On Friday and Saturday, September 30 and October 1, a Tahitian group organized a contest to see who could prepare the best traditional feast celebrating elderly Tahitians, particularly older women. A group called the Fédération Te Ui Hotu Rau No Pare Nui and the town of Pirae, a part of Papeete, the capital city of Tahiti, got together to organize this year’s event, held in the gardens of the town hall.
An article in a major Tahitian news reporting service last week described preparations for the festival, which had not been held since 2008. The point of the contest was an ahima’a, a traditional cookout of Polynesian foods in large, underground pits. Each group entering the contest was required to have inter-generational teams of 18 people. An English-language page in a website devoted to Bora Bora, another large island in the Society Islands, provides numerous photos and an effective description of the construction and use of the ahima’a.
The point was to promote the transmission to younger people of the traditional knowledge of Tahitian elders, in this particular case the ways they prepare foods and share them with family members. The news report emphasized that other important traditional values cherished by their ancestors—sharing, teamwork and community life—were also important to convey to Tahitian families, along with the foods being prepared.
The stated objectives of the event were to develop in the neighborhoods of Pirae the knowledge and techniques of traditional cooking, to foster inter-generational exchanges through the transmission of knowledge between the elderly and young people, to value collective sharing, and to foster a strong sense of respect in the community.
The meals would be shared with the Matahiapo, elders in the community who are over 65. Plates of foods were expected to be given to around 400 people, including 300 Matahiapo and their escorts. The festival was organized to coincide with the International Day of Older Persons, declared by the United Nations to occur on October 1 annually.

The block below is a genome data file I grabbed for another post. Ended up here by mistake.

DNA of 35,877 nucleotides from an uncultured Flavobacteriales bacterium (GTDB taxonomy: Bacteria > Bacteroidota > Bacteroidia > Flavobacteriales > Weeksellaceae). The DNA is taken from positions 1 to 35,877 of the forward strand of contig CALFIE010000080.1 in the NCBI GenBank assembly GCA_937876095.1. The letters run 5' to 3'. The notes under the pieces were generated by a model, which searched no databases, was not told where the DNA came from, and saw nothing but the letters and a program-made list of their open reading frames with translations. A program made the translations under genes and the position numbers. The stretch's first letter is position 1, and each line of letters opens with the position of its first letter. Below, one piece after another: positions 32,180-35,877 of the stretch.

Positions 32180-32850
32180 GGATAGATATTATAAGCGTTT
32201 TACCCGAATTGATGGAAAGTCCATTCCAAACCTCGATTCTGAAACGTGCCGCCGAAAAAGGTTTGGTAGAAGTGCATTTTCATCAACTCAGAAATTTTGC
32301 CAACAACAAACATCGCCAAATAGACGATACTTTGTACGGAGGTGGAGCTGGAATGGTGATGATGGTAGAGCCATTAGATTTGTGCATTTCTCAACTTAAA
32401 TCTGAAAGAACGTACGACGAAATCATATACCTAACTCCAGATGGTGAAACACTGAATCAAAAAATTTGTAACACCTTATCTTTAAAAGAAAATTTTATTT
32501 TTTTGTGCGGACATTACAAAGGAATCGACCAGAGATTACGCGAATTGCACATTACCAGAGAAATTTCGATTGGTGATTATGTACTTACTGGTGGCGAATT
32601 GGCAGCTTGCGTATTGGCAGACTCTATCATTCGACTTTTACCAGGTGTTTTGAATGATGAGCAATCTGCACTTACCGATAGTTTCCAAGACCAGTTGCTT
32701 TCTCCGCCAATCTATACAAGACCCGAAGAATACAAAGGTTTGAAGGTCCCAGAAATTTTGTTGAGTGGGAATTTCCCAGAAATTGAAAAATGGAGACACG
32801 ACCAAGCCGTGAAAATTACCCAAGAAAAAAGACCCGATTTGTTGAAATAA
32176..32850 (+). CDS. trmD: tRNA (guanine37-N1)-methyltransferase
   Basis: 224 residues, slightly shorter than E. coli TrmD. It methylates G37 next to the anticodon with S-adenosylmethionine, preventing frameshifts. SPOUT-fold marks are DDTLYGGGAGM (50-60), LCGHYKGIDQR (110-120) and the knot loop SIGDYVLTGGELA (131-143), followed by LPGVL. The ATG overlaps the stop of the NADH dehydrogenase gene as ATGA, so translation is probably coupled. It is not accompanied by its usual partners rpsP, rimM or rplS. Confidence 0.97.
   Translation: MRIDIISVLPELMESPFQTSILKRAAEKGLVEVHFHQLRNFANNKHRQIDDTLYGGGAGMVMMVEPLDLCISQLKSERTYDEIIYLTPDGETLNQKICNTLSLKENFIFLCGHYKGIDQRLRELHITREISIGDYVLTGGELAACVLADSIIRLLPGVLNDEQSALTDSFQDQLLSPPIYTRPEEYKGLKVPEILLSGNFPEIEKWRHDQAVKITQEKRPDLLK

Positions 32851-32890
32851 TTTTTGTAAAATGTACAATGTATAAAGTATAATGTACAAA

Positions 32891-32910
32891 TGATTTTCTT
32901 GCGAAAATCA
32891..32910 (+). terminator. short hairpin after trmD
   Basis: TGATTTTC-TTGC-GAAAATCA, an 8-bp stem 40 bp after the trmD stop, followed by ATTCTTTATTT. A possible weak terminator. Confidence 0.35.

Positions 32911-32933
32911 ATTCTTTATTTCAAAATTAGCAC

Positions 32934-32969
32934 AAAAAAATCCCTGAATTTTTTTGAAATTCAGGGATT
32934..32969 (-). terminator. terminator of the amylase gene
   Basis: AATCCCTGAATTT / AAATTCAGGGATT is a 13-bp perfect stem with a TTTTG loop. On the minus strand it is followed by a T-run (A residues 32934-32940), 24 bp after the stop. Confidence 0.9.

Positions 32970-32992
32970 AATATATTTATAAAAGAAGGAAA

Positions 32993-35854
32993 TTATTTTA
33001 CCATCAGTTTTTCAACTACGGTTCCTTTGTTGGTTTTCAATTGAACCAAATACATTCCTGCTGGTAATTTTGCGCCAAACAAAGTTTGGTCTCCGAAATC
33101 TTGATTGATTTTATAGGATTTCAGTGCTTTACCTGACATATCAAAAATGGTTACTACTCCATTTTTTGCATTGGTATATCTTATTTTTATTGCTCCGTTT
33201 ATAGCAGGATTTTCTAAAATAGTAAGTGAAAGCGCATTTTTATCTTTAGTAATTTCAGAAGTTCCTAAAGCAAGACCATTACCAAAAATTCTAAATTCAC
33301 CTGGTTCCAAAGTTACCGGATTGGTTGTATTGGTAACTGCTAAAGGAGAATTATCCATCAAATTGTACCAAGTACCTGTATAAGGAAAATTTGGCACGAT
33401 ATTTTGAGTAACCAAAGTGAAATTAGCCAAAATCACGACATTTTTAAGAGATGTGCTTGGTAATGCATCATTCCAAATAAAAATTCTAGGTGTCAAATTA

Contrary to the beliefs in some other peaceful societies that older people deserved a lot of respect for their knowledge (see Biesele and Howell (1981), for instance), Levy (1973) indicated that that was normally not the case in traditional Tahitian society. While people talked about the ideal of treating parents or the pastor with respect, in reality there were no specific social or verbal forms for doing so. Instead, older persons were treated in response to the ways they acted as individuals.
The implication was that old people were more or less ignored and were provided only minimal support by their children. “When [old people] become nuisances, they are treated as nuisances,” Levy wrote (p.208). The way the elderly were treated was situational. Some people, reflecting on their deceased parents, would mention that they should have treated them better, but in fact, the anthropologist observed, they were treated the same as everyone else, depending on their behaviors, manners, and how useful they had been.
Levy concluded his analysis by writing that the elders could not count on any special respect because of their senior status. They were valued due to their specialized knowledge of special crafts, such as gardening, canoe building, magic practices or medicinal herbs, but knowledge of other traditional values and ways? People didn’t care.
In a more recent paper analyzing the relationships between masculinity and the struggles for independence in the Society Islands, Elliston (2004) pointed out that a culture of romanticizing the rural areas of Tahiti, in contrast to the urban communities, had developed in recent years. The more rural parts of the main island—Tahiti itself—and the smaller outer islands were the locations of true, traditional, Polynesian values, according to that narrative, in contrast to the hustle and bustle of the city, Papeete. Among the romantic values Tahitians proposed for themselves and their traditional rural society, she wrote, were hard work, friendliness, sharing, and the notion that children are “raised to respect their elders (p.622).” In essence, she was agreeing with Levy regarding attitudes toward the elderly.
The outsider has to wonder, however, if developing a narrative of respect for older people is gaining ground among urban Tahitians, and is that going to help reinvent a tradition of peacefulness? Perhaps such a new tradition, including respect for older persons, will differ somewhat from the conditions that Levy wrote about, but the development is still worth watching.